Father kept apologizing to my students for not making more eye contact with them, since he had to read the new Eucharistic Prayers and turn the unfamiliar ribbon-lined pages. My students were quick to smile and put at ease the priest who had captured their hearts.

Memorial candle in the Retreat House Chapel:

When I learned of Father Carr’s death on Monday, I immediately texted my dear friend and retreat colleague Kellie Reynolds of St Stephen Church, Bradshaw. 

And where was she? 
At the Msgr. O’Dwyer Retreat House! God’s timing is impeccable.

Kellie lit a candle for me and my now-alumni students in the O’Dwyer Chapel, in memory of Father Carr and in honor of the huge impact he had on my students during their retreats. He was a wonderful priest and touched the hearts of so many youth on retreats from parishes and schools around the Archdiocese.



In loving memory of Father Carr:
Photo by Kellie Reynolds at the Msgr. O'Dwyer Retreat House Chapel


Remembering Father Carr:

"Father Carr was so sweet. He made every single person on retreat feel important and really wanted to know about us."

—Courtney Wilson, John Carroll Class of 2013

---

“I’m so sad to hear of Father Carr’s death. He was awesome! I was the one who went to confession first that day, and he was so cool and down to earth. I remember how he took his time and was very interested in each of us. He was so nice, making my confession time feel very comfortable and relaxed. He will be missed.”

—Sierra Fica, John Carroll Class of 2013

---

"I remember Father Carr also came to the rescue for us during an APYM (Association of Professional Youth Ministers/ Archdiocese of Baltimore) meeting day. I think our scheduled priest got sick. Father Carr was always so easy going and would go with the flow! He always had a smile on his face."

—Kellie Reynolds of St. Stephen Church, Bradshaw, recalling Father Carr's ongoing kindness



Funeral arrangements:

Father Carr will lie in state at Holy Trinity Catholic Church, Glen Burnie, on Monday, January 18 from 3:00 pm until 6:30 pm, followed by a Mass of Christian Burial at 7:00 pm. 

Contributions can be made in Father Carr's memory to Archbishop Spalding High School, 8080 New Cut Road, Severn, MD. 21144;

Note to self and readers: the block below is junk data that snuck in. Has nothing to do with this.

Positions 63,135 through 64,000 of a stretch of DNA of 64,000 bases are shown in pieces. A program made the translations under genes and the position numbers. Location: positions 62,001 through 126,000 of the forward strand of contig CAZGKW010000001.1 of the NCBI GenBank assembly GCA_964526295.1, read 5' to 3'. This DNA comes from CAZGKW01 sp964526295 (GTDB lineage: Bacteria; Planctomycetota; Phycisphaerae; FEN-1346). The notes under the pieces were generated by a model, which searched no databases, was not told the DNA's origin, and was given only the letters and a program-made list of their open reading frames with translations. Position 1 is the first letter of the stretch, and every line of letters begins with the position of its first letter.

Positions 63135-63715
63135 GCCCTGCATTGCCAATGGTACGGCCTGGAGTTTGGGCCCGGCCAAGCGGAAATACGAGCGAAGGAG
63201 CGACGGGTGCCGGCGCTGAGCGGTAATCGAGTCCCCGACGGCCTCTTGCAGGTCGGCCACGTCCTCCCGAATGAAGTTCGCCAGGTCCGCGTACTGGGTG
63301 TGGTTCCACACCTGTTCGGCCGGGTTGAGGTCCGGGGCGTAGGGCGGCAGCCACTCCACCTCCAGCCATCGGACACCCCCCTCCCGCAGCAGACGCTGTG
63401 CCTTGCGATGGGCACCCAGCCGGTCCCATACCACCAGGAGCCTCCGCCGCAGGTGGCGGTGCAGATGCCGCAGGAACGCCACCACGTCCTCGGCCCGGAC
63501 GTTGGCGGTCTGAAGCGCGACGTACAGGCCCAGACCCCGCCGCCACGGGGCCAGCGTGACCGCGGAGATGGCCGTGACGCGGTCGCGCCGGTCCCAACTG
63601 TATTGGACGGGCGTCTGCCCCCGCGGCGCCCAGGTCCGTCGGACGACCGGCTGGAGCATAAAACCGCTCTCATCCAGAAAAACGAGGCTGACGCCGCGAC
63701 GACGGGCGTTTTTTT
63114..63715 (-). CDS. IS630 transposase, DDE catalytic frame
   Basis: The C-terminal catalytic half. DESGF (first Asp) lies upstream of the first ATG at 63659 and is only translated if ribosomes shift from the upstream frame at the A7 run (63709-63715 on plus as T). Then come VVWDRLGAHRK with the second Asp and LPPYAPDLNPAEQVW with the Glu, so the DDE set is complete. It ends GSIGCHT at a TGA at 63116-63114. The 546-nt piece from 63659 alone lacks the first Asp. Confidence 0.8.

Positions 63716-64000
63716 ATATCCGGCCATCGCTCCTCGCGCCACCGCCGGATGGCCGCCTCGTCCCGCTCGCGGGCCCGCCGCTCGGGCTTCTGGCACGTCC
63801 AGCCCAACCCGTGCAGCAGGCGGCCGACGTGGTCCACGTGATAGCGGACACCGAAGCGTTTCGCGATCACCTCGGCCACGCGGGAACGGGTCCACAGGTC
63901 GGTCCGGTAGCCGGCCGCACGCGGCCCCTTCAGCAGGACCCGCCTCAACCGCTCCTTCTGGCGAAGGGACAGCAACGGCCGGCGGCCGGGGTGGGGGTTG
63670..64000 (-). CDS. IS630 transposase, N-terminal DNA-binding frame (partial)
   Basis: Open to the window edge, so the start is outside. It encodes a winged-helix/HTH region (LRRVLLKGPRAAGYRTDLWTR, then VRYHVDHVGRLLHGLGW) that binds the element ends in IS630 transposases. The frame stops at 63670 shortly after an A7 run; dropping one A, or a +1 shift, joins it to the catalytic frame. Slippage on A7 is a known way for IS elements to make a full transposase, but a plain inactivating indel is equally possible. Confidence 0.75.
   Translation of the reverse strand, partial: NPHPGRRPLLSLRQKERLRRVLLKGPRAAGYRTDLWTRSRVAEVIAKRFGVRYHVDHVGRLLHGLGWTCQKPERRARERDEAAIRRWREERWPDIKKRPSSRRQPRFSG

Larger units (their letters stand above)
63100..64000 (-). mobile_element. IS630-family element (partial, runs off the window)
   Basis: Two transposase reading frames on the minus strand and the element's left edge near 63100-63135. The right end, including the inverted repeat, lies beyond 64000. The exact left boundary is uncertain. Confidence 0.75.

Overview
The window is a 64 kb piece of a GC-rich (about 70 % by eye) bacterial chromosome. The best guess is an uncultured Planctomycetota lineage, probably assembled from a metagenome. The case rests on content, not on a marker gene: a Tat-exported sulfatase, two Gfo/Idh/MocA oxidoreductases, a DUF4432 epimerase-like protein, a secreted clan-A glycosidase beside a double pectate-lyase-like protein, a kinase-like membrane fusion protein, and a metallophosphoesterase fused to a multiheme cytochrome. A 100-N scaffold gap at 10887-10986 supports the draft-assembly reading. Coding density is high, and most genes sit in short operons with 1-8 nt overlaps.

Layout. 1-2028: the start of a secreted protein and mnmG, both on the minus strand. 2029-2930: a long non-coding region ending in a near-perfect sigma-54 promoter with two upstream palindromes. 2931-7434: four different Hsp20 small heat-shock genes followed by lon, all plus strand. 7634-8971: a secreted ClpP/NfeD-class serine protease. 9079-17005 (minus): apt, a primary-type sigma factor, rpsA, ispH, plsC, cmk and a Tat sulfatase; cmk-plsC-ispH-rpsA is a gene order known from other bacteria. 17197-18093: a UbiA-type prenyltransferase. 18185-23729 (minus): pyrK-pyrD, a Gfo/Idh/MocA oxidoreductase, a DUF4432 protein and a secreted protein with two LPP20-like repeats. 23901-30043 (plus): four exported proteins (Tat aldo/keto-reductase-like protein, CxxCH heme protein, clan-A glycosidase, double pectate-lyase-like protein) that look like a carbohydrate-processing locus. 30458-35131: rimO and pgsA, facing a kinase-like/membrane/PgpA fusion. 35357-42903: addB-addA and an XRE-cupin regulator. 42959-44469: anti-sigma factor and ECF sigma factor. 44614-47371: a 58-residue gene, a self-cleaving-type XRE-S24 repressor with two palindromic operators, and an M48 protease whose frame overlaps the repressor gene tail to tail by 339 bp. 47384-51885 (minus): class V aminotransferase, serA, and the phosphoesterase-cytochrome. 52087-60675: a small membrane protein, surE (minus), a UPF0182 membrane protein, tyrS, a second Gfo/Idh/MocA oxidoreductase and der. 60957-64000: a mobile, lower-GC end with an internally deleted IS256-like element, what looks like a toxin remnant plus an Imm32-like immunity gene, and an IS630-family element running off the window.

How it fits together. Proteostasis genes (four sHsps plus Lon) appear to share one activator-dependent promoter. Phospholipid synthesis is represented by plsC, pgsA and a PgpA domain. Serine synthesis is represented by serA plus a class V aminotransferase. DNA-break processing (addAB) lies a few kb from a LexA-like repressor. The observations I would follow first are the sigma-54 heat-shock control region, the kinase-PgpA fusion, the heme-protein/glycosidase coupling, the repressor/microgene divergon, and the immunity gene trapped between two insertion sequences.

OR:

Friends of Animals, 777 Post Road, Suite 205, Darien, CT. 06820.

God rest him!
May the angels and saints lead Father Brendan Carr into Paradise.
Amen.

January 14, 2016 12:46
By Patti Murphy Dohn


Remembering Joe Hughes: A man for others, for family, and for Harford County 


After a long battle with illness, Joseph John Hughes of Bel Air went Home to Our Lord on Christmas Eve.

It was the day before his wife Germaine’s Christmas birthday.


And as I think of Joe coming into the Nearer Presence of the Lord, an image comes to my mind, from Luke’s Gospel account of the Infancy Narratives: Joe singing and praising God as he did here on earth: 


“And suddenly there was a multitude of the heavenly host with the angel, praising God and saying: “Glory to God in the highest and on earth peace to those on whom his favor rests.” (Luke 2:13-14)



Who was Joe Hughes?


If you did a Google search, you would find tens of thousands of men named Joseph Hughes in the United States. But if you are from old-time Bel Air, Maryland, you know there is only one Joe Hughes... (Except for his oldest son, of course!)


Joe was a husband, father, and grandfather, a friend and confidante to many, and an Irishman. He was a good and holy man, with a great sense of humor…  And he was an incredible model of faith and hope to all who had the pleasure of meeting him.



Germaine Hughes, a gifted artist, painted this portrait of her husband a few years ago.


Their son Joe Hughes, a 1994 graduate of The John Carroll School, reflects:


“Our Mom painted it a few years ago after one of Dad’s recoveries from a stroke. 

It hangs in the Family Room on the fireplace mantle where we all gather when we visit.